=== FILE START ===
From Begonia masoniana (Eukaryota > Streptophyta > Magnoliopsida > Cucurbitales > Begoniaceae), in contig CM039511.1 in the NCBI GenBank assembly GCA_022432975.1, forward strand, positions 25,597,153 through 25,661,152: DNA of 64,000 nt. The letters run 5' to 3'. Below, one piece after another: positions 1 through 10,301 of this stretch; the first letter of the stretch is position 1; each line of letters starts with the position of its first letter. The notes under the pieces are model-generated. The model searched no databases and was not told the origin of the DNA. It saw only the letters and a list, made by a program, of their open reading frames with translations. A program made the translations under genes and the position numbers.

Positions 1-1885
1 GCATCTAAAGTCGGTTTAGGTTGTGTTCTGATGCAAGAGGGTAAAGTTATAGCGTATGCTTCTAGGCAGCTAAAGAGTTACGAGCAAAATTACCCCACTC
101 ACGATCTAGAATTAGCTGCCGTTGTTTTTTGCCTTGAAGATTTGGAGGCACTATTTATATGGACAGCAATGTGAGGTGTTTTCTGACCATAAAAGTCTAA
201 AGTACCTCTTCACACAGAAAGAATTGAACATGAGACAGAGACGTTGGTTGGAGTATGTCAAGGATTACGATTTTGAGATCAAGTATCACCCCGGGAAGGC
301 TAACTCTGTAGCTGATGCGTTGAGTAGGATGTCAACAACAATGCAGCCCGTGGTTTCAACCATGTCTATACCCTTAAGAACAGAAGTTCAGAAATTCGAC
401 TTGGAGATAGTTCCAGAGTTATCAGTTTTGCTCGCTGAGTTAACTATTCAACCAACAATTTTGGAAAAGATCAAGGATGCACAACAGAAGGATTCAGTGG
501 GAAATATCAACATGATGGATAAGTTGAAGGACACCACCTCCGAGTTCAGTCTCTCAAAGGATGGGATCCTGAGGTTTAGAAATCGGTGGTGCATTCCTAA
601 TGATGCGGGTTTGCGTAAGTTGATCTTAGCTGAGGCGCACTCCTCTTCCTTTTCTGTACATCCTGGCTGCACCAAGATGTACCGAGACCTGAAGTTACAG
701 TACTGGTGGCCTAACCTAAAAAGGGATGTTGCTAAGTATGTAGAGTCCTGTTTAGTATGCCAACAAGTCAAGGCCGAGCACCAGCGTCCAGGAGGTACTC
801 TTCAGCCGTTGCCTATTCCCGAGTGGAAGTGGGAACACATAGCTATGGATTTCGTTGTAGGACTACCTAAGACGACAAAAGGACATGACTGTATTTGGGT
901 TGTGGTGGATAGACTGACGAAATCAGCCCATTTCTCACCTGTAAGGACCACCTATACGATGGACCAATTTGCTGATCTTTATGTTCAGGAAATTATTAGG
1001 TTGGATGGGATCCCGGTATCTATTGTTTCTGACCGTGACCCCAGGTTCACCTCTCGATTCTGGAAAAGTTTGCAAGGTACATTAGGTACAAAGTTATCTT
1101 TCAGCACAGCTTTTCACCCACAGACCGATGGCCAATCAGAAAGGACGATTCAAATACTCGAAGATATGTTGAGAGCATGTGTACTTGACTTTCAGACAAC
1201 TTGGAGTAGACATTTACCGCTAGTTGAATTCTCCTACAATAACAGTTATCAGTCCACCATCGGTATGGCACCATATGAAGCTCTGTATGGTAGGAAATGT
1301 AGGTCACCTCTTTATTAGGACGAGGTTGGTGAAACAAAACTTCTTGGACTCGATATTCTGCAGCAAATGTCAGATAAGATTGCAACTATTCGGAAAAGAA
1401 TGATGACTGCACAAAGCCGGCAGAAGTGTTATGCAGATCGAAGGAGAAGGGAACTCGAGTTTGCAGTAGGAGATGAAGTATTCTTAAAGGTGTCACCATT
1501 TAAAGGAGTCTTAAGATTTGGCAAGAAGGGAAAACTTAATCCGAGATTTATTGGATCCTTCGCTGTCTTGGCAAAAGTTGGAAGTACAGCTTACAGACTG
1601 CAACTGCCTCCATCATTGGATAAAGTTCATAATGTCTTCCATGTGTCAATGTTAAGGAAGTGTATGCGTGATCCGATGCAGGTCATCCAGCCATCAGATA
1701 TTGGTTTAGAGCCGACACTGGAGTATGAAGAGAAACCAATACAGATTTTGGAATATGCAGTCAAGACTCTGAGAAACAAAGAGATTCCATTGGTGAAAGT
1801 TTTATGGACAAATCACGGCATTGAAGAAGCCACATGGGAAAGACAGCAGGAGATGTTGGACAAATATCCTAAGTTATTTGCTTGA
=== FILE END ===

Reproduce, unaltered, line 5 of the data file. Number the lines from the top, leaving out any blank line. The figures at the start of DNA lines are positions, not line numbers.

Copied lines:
201 AGTACCTCTTCACACAGAAAGAATTGAACATGAGACAGAGACGTTGGTTGGAGTATGTCAAGGATTACGATTTTGAGATCAAGTATCACCCCGGGAAGGC